Diabetes

 Dissociation Between Hormonal Counterregulatory Responses and Cerebral Glucose Metabolism During Hypoglycemia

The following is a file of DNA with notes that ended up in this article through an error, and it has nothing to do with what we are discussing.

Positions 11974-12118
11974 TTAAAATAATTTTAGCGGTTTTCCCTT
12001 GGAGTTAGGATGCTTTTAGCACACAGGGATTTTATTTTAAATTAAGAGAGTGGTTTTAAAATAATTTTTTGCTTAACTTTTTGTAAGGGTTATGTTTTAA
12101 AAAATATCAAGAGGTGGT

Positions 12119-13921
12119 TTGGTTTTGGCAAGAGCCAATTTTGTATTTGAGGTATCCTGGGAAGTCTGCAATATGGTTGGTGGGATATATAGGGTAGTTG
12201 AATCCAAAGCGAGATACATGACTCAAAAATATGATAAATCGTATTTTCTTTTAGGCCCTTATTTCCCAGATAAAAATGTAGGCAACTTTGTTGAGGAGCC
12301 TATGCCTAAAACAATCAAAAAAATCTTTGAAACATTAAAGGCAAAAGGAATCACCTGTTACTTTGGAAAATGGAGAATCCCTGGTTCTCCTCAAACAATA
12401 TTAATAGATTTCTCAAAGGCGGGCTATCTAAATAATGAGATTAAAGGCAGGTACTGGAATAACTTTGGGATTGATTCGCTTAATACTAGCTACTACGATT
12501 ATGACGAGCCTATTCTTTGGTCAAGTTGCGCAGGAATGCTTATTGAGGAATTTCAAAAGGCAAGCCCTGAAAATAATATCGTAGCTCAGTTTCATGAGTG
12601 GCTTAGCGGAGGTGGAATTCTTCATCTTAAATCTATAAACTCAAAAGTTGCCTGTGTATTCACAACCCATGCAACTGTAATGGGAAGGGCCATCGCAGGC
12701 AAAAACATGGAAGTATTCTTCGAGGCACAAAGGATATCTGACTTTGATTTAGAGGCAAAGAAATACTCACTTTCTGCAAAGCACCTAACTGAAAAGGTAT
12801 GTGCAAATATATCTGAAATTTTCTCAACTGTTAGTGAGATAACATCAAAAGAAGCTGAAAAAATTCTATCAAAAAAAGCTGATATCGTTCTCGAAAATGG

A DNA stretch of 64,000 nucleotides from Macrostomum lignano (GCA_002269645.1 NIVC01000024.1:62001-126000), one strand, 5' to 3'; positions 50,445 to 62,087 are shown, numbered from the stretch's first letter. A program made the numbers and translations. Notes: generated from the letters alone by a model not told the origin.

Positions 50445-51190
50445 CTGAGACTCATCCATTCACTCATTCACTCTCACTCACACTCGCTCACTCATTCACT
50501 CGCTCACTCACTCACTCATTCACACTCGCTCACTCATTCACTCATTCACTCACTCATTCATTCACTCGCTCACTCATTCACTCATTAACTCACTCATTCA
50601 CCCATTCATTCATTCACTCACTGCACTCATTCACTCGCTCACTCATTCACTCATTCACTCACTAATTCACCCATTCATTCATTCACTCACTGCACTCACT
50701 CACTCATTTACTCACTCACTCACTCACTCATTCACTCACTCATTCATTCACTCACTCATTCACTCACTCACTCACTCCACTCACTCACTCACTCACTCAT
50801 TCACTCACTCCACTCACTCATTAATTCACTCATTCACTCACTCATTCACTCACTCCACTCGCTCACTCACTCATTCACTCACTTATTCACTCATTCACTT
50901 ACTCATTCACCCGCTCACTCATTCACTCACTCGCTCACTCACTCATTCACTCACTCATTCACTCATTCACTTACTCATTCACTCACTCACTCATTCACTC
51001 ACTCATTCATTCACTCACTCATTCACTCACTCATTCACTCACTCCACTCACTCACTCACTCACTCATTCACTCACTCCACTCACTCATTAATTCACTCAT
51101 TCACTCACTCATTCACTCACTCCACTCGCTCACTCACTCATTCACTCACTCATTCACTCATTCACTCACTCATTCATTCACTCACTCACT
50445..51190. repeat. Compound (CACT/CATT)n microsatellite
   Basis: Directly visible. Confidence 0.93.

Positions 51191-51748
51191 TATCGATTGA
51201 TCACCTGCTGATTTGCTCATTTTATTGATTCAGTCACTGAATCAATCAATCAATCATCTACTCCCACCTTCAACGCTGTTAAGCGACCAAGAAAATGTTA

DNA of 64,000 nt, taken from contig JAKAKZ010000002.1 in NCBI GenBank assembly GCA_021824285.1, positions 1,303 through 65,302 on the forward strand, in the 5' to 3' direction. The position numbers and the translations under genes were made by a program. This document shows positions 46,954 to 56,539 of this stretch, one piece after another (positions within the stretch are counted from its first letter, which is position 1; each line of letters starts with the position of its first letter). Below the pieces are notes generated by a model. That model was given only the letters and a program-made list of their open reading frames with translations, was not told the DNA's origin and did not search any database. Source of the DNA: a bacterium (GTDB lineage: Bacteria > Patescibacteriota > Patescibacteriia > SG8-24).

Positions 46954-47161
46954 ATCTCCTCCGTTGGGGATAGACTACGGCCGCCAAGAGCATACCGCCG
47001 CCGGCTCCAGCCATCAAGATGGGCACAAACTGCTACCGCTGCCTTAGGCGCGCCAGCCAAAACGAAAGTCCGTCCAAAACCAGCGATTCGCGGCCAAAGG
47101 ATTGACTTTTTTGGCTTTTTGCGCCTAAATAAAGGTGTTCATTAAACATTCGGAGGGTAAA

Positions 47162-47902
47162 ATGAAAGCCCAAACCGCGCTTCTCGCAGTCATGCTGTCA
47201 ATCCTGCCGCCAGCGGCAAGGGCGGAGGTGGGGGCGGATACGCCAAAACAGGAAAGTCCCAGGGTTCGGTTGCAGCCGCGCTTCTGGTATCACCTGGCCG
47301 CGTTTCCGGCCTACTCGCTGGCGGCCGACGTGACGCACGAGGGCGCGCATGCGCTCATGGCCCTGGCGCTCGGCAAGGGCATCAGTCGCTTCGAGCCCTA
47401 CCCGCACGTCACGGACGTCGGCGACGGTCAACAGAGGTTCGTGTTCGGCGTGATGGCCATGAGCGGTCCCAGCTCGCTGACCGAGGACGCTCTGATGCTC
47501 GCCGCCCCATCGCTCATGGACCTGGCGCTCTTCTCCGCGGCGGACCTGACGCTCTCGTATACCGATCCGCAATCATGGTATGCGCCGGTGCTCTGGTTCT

Hypoglycemia is the most common complication of diabetes, causing morbidity and death. Recurrent hypoglycemia alters the cascade of physiological and behavioral responses that maintain euglycemia. The extent to which these responses are normally triggered by decreased whole-brain cerebral glucose metabolism (CMRglc) has not been resolved by previous studies. We measured plasma counterregulatory hormonal responses and whole-brain CMRglc (along with blood-to-brain glucose transport rates and brain glucose concentrations) with 1-[11C]-d-glucose positron emission tomography during hyperinsulinemic glucose clamps at nominal plasma glucose concentrations of 90, 75, 60, and 45 mg/dL (5.0, 4.2, 3.3, and 2.5 mmol/L) in 18 healthy young adults. Clear evidence of hypoglycemic physiological counterregulation was first demonstrated between 75 mg/dL (4.2 mmol/L) and 60 mg/dL (3.3 mmol/L) with increases in both plasma epinephrine (P = 0.01) and glucagon (P = 0.01). In contrast, there was no statistically significant change in CMRglc (P = 1.0) between 75 mg/dL (4.2 mmol/L) and 60 mg/dL (3.3 mmol/L), whereas CMRglc significantly decreased (P = 0.02) between 60 mg/dL (3.3 mmol/L) and 45 mg/dL (2.5 mmol/L). Therefore, the increased epinephrine and glucagon secretion with declining plasma glucose concentrations is not in response to a decrease in whole-brain CMRglc.